Lives in the Yiddish Theatre


Samuel B. Grossman


Born August 27, 1879, in Zboró, Hungary.

His father was a merchant.

He learned in yeshiva, and studied secular subjects privately with a tutor. At twelve years old Grossman became an orphan, and went to his brother, a Rav in Lemish who kept him for two years in a yeshiva. From there Grossman traveled in 1893 to America, where he worked the first years in various jobs.

He frequented the Yiddish theatre and Grossman harbored the desire to be an actor. He joined the “Progressive Dramatic Club,” in which he took part in the performances from time to time.

In 1903 Grossman cast off all his jobs and became absorbed by acting for two years in the New York area.

In 1905 Grossman was engaged by [Samuel] Aged in the Clinton Vaudeville House. A short time later, Grossman married Fannie Adler and in 1906 took over the management of the Third Street Theatre, where he performed together with his wife.

In 1907 Grossman managed the Columbia Theatre in Boston, and from 1908-1913 managed various theatres in Chicago and then in Winnipeg, Canada.

Over the last fifteen years Grossman toured with his troupe, and wherever [he went] his children also performed, both in America and Canada, and for three years he was the first to perform Yiddish theatre (in the Savoy Theatre) in San Francisco, California. In 1927 Grossman initiated the building of the Rolland Theatre in Brooklyn.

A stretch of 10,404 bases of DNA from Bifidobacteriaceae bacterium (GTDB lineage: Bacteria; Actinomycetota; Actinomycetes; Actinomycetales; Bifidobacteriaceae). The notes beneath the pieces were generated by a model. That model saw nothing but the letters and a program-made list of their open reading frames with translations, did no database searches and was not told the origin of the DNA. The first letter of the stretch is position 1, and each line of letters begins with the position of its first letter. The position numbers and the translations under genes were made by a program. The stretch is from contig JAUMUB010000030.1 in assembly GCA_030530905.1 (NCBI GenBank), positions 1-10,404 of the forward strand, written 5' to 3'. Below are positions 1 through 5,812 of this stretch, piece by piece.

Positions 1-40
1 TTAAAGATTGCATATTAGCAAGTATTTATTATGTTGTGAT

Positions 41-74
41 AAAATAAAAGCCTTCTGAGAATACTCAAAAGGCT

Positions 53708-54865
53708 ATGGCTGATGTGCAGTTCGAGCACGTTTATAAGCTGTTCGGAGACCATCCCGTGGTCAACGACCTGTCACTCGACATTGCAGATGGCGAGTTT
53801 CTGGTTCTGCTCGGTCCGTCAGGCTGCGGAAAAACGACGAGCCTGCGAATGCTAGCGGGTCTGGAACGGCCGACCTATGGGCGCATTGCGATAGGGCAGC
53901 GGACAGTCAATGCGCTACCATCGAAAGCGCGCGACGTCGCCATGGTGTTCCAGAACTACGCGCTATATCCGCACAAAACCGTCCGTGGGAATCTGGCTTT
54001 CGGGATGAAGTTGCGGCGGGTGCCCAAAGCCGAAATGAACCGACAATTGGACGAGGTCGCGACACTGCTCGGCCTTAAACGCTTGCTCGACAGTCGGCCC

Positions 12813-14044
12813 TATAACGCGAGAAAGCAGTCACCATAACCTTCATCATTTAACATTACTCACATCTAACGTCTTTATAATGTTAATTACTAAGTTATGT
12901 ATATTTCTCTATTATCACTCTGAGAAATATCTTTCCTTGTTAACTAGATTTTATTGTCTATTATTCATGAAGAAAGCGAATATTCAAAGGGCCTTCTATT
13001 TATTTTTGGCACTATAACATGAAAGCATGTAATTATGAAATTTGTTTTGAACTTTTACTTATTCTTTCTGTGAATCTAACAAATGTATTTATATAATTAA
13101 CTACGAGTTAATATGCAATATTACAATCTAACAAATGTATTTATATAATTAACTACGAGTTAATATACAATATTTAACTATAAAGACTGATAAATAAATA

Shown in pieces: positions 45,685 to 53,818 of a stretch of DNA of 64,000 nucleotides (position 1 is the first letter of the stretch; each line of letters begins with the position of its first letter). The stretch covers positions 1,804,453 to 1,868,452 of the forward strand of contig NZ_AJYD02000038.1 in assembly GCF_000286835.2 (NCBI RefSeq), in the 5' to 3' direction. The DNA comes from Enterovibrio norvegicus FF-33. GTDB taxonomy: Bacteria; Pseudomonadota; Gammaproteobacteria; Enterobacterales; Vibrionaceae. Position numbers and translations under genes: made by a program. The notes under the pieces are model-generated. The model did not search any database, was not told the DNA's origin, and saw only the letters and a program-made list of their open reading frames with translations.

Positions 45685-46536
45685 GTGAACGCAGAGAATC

After many years of traveling through North America and bringing Yiddish theatre to the west coast and Canada, Grossman settled in Chicago, founding the Grossman-Reinhart Repertory Co. He and his wife, Fannie Ader Grossman, wrote, produced and performed plays that also featured their four children: Helen, Irving, Joe and Miriam. The company also employed members of the Jacobson families, i.e. Hymie, Irving, Henrietta and their parents, as well as the Bernardis (Berel, Sam, Jack, Boris, Herschel and Feygie). They also took in as a young actor a man named Muni Weisenfrund, who went on to Broadway and Hollywood stardom as Paul Muni.

Soon after leaving Chicago with the dissolving of the company there, Grossman returned to New York where he remained involved in Yiddish theatre. After the death of his wife in 1947, he retired from theatre and became a licensed commercial real estate broker in New York City. Samuel B. Grossman passed away on 20 June 1960, survived by three children, six grandchildren and three great grandchildren.

Sh. E. from Sholem Perlmutter and Rick Grossman.






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You can find Samuel B. Grossman's original Lexicon biography in Vol. 1.

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